I may now take into consideration the different circumstances under which fowls are kept in small confined runs. This plan is not advantageous, but at the same time is followed by many who are unable to give them a free range. These small runs are usually exceedingly overcrowded, the ground becomes tainted and the birds neces



Sarily diseased. The larger the space that can be given to them, and the fewer that can be kept in a confined run, the better for the health of the fowls, and the more fertile will they be found. No attempt whatever should be made to rear chickens under such conditions. If the birds manage to struggle into maturity they are certain to be weakly bred, are generally diseased, and under all circumstances cannot be expected to be good layers. To make the best of fowls in a confined run the proper plan to adopt is to buy a number of well-bred healthy pullets, bred in a free range, at the end of the year. These, if well fed and of some nonsitting variety, such as Minorcas or Leghorns, may be depended on for laying fairly well during the whole of the next year, when the better plan would be to sell them as mature hens and buy another set of chickens. If the confined run is near a house it will not be found necessary, if eggs only are required, to keep a cock with the hens. They will lay quite as well without, and the annoyance of the crowing is avoided. Fowls in a small run are almost always over-fed. They are given the meat scraps of the house, and become unduly fat internally, when they invariably cease to lay. If the hens are overcrowded the ground becomes tainted, and the hens lose health. From the absence of insect food they begin to peck each others feathers as they begin to grow, and are charged with blood, and when this habit is once acquired it is impossible to correct it, the only chance being to give the hens a free range.


The miserable conditions under which fowls are often kept in suburban gardens in of a few yards square can hardly be regarded as a satisfactory or profitable arrangement. Fowls, if possible, should always have their full liberty, when they provide themselves with a very large proportion of their own food. If they are turned into an orchard they do immense benefit by devouring the injurious insects which mostly pass the winter as grubs in the soil, and at the same time they manure the ground and are found to aid greatly in the pro

Silver Spangled Hamburghs.

duction of the fruit. Much may be said with regard to the arrangements of the houses in which fowls are kept. These are rarely of an advantageous character. In the state of nature, fowls are in the habit of roosting high up in the trees, from which they descend by flying down in a very oblique course, alighting some considerable distance from the tree in which they roost. They still retain the instinct which leads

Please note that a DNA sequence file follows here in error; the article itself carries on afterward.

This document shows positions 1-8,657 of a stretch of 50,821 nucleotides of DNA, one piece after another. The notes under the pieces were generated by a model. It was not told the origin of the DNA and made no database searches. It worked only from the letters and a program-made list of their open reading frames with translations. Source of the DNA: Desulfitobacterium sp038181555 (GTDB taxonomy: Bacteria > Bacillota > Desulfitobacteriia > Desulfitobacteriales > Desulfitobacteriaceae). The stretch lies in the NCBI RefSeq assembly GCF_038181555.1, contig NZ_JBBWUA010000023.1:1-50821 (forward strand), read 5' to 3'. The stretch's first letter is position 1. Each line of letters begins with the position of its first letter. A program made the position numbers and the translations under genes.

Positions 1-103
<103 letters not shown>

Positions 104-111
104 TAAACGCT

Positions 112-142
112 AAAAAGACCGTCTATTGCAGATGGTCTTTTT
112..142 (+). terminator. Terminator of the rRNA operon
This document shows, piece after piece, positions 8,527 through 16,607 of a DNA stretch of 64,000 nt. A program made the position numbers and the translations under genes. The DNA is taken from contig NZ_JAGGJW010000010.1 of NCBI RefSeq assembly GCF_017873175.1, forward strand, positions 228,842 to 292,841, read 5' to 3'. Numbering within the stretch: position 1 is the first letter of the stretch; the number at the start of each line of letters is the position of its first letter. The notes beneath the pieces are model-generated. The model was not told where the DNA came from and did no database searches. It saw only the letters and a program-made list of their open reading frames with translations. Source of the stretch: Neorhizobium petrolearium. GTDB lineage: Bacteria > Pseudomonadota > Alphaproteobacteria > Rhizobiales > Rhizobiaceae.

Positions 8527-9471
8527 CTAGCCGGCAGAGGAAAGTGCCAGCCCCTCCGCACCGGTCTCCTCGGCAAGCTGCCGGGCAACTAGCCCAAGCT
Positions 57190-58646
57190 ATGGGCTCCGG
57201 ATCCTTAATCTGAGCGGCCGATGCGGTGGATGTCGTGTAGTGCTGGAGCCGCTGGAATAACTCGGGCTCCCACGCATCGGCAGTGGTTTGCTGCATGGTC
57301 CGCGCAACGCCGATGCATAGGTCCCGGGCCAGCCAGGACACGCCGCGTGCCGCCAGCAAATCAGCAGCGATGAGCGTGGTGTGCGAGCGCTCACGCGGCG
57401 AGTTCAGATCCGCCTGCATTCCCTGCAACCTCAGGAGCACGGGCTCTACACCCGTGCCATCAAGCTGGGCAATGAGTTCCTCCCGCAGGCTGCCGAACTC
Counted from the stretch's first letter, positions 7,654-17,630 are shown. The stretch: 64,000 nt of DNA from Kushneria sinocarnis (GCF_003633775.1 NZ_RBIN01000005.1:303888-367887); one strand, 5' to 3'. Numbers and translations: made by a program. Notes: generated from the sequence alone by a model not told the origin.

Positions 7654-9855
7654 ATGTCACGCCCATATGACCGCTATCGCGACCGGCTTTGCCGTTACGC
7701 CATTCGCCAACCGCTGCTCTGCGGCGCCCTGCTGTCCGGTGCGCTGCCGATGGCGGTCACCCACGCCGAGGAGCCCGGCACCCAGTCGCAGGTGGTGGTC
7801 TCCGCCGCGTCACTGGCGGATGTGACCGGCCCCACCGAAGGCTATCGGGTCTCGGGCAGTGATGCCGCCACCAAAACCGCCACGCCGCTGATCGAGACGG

them always to go to the highest perches. Per sons noticing this usually place the perches one above the other, in an incline going to the back of the house. This is in every sense an injurious practice. The fowls ascend from perch to perch, and then fight for their place on the topmost one, knocking one another down, when the birds fall perpendicularly; as there is no room for them to fly down, they strike violently on the floor of the hen-house, producing diseased and bumble feet and lameness, and not unfre quently break the point of the breast-bone. To prevent this, in well-constructed poultry-houses the perches are always


White Polish.

put on the same level, and care is taken that there are no beams above, on to which the fowls could fly, as when they have to descend in a confined space they cannot fly down, and come with violence on to

the ground, causing the injuries above alluded to. The nesting places in which fowls lay should never be a series of boxes or pigeon-holes adjacent one to the other. These become filled with fleas and poultry lice. The nest boxes should be on the moist ground, as the eggs hatch much more freely when they are cold and moist below than when they are in a verminhaunted, dry nest box. It is well known by all poultry keepers that when a hen "steals" a nest under a hedge and, lays her full complement of eggs before sitting she usually produces onc chicken for every egg, a much larger average than could be obtained when she is allowed to sit in a poultry-house, the reason being that the eggs are hatched under natural circumstances. They are on the moist ground, colder below than they are above, where they come in contact with the warm skin of the breast of the hen, they are in pure air, wetted by every rainstorm and exposed to the alterations of temperature caused by the variations of the weather. Notwithstanding, every egg produces a strong, healthy, and vigorous chick.